After a series of cataract operations I am left with one eye working, and I sometimes wonder what would happen to my reading if that one began to shut down too. Meanwhile, I am already getting some practice at inhabiting the web world, where nothing is supposed to go on for too long. The excellent American poet Dan Brown has started posting a set of short critical analyses on his blog: a poem by his hero George Herbert, for instance, is made subject to an intense and knowledgeable technical analysis, only a paragraph or two long. Clearly Dan Brown is ready to use this compressed form to discuss any poetic mystery except why he still calls himself Dan Brown. In view of the fact that the perpetrator of best-selling thrillers of only semi–mental merit is already called Dan Brown, and that the name is therefore famous even in, say, Thailand, you would expect that Dan Brown the poet might at least call himself Dan M. Brown, if not Denzil Hercules Bairns-feather III. But no, there he is, still writing exquisite metaphysical poetry under a name that might as well be Jerry Lewis. That’s not the point here, however. The point is that to read his latest critical thought I didn’t have to limp out into the cold or even dial up a bookshop on the web. I just had to tap in his name. This is the next world arriving.

I don’t quite believe that in the era of the web every piece of writing should be short. I wouldn’t want a short version of War and Peace. But there are already literary periodicals that make a thing of shortness, as if written specifically for people who are bright but tired. My elder daughter has just introduced me to Slightly Foxed. Numbers appear regularly, and are full of short pieces about books that vanished, or that should be better known. Perhaps already falling into that classification myself, I tour each issue, lighting on articles when I know the name. A recent issue has an excellent piece about Alamein to Zem Zem, the fugitive little volume produced by Keith Douglas when he was fighting in the western desert. Later on he got killed in Normandy, just after D-Day. He was a superbly gifted poet who would have changed the state of the art had he lived, but he was cut short. One is lucky to have lived this long. There is a love poem from Douglas, called “Canoe,” and an elegy called “Vergissmeinicht.” He could point at them and say: if I’d had the chance, I would have done a lot more of that.

Now we must do the pointing for him. My idea of criticism’s duty is somewhere in that obligation. The critic should write to say, not “look how much I’ve read,” but “look at this, it’s wonderful.” If the young feel compelled to come and see your tomb, there should be something good written on it. Here in Cambridge, in Trinity College Chapel, there is a plaque dedicated to Ludwig Wittgenstein. It says, in Latin, that he released thought from its bonds in language. If I ever had a plaque, I would like it to say: He loved the written word, and told the young.

I speak as one whose languages are disappearing. Soon, I suppose, only English will be left, and then not even that. But if, at last, the written word retreats out of reach, what then? I am not much of a one for audio books, unless they are read by their own authors. Unfortunately, too many of them are read by actors. On the whole I hate the way actors read, always running on through the punctuation as if their task was to turn written forms into dialogue. One of them, I name no names, read my poem “Japanese Maple” aloud on the air in Australia just after it came out in the New Yorker. His voice was majestic, but he had no intention of observing the line endings and stanza breaks, which he took as an interference with his gift for naturalism. I tuned in on the web to listen, and felt that I had been tied to a chair and beaten up by Basil Rathbone.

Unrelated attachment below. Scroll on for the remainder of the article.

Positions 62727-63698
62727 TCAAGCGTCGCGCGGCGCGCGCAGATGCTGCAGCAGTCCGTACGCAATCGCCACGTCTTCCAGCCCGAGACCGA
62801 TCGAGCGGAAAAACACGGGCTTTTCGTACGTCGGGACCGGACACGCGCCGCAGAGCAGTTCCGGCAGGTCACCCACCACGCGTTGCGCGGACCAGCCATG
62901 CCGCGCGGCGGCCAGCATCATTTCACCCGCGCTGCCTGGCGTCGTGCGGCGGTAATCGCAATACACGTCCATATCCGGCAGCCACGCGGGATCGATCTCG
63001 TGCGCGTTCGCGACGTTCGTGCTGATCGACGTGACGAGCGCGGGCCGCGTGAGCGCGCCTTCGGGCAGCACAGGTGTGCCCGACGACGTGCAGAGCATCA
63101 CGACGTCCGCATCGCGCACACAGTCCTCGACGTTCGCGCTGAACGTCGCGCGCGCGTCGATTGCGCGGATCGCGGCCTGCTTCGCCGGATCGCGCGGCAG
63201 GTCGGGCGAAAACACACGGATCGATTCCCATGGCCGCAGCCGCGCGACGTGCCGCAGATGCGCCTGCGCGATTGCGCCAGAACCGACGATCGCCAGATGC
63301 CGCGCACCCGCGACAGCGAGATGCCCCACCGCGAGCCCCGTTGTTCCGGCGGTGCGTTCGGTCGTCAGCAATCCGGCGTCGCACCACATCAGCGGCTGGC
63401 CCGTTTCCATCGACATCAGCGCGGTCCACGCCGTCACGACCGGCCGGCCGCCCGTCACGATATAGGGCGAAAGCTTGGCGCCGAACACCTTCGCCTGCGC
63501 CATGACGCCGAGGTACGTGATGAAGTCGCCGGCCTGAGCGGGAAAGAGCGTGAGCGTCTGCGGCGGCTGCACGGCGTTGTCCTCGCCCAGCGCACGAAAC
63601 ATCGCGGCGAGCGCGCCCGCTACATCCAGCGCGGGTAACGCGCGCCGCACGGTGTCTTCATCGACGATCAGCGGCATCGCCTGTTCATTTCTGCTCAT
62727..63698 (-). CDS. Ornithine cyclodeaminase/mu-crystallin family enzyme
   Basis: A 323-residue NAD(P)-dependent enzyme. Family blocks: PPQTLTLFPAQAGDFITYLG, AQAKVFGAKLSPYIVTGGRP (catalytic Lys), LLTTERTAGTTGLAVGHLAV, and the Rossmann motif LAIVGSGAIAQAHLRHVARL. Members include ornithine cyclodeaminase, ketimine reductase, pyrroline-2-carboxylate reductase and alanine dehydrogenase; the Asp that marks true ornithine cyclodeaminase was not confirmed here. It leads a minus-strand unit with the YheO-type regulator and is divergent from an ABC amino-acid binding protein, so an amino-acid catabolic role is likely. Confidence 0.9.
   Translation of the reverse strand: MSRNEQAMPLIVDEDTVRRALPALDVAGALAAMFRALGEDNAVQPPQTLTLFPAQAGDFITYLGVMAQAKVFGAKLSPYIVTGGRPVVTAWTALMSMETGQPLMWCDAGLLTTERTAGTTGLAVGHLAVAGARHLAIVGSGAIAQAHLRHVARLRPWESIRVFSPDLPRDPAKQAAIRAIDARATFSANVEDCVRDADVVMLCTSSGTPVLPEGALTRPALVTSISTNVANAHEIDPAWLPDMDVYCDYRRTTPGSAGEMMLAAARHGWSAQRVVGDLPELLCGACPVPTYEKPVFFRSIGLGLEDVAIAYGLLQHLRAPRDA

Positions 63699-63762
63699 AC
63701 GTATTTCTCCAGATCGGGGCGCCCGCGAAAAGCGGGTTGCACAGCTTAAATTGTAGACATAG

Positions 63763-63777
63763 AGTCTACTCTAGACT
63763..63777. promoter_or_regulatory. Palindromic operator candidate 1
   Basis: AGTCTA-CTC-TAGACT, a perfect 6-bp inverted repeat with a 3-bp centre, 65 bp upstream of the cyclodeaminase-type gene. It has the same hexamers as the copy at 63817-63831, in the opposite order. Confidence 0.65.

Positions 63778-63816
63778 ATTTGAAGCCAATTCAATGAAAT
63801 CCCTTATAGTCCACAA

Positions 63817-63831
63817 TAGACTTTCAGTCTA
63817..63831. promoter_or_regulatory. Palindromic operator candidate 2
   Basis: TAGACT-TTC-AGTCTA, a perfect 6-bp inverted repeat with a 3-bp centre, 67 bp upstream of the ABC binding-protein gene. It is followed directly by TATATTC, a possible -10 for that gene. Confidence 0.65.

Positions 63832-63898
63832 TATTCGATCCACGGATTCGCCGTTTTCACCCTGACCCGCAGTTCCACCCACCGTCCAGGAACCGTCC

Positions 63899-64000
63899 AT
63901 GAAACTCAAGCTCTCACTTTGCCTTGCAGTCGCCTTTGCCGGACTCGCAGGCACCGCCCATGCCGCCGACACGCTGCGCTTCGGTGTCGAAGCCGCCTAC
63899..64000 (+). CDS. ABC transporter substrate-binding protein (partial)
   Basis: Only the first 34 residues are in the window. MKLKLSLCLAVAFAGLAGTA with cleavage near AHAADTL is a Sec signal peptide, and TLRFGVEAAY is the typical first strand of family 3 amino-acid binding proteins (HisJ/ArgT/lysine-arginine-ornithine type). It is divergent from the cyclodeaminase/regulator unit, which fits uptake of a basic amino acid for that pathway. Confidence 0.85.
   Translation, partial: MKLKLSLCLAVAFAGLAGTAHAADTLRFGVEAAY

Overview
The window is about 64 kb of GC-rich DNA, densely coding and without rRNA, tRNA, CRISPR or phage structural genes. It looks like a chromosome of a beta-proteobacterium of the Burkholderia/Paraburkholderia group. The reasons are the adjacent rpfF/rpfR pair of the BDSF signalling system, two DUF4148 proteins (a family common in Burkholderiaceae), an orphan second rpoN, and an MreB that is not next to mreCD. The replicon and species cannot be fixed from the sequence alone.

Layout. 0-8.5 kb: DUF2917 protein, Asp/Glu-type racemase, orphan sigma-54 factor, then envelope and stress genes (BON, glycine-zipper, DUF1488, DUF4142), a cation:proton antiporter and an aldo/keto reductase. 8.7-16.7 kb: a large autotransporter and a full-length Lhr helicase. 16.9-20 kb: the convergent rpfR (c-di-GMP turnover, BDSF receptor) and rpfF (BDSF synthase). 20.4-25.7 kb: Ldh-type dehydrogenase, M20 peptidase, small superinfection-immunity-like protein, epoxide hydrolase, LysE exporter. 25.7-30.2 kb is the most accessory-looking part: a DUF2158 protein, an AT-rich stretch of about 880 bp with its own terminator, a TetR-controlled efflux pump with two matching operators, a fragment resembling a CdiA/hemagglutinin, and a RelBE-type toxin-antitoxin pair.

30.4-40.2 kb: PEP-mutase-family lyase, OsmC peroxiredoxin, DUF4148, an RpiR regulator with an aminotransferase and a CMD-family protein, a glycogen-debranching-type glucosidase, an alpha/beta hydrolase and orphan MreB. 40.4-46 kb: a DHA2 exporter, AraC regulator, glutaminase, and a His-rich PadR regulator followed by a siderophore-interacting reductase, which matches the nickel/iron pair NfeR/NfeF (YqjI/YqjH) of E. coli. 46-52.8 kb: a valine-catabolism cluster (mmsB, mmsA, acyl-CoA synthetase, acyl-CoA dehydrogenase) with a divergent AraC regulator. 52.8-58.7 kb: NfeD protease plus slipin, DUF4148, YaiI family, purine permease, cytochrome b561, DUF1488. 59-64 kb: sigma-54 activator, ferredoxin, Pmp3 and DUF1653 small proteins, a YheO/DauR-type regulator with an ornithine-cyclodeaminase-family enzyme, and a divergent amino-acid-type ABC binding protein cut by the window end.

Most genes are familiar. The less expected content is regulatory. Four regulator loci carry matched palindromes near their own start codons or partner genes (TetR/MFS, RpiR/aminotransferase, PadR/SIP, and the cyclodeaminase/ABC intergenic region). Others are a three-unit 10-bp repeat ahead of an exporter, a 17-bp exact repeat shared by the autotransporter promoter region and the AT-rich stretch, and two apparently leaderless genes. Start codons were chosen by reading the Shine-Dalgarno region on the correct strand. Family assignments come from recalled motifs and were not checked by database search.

My younger daughter and I could always watch Band of Brothers again, not to mention the whole of The West Wing from start to finish. If my weakening eyesight missed a plot point, she could explain it to me; as she quite often has to do already. The dialogue of The Newsroom, written by Aaron Sorkin, is often too fast for me and my wife, but not too fast for either of our daughters, who are in a continual state of supplying us with an English version of Sorkinese, like simultaneous translators at the United Nations. Coping with the output of the modern media can be a group effort, thereby lending substance to Proust’s wonderful idea about the community of minds. Usually it takes a whole bunch of us to understand anything, so anyone who thinks he can do the whole thing by himself is almost certainly a crackpot. Probably even Richard Feynman occasionally needed to have something explained to him. He was the kind of theoretical physicist who could actually fix your telephone, but I wish he’d lived to hear Josh and Donna in The West Wing simultaneously delivering a page of dialogue each in half a minute. Quantum mechanics might have struck him as a cinch compared with that.

And then, there is music. At least one of my doctors thinks I need music in order to heal. Alas, the truth is that music has never soothed me. I just find it too interesting. I should be listening to the late Beethoven quartets, and those two lovely quintets by Mozart, all the time; but I would get nothing read or written, because great music was never designed to be played in the background. If it moves to the foreground, I will be on my way out at last. I will be halfway through the dazzling, multifaceted wall of books, and on the brink of nothingness, where everything begins again, but for different people.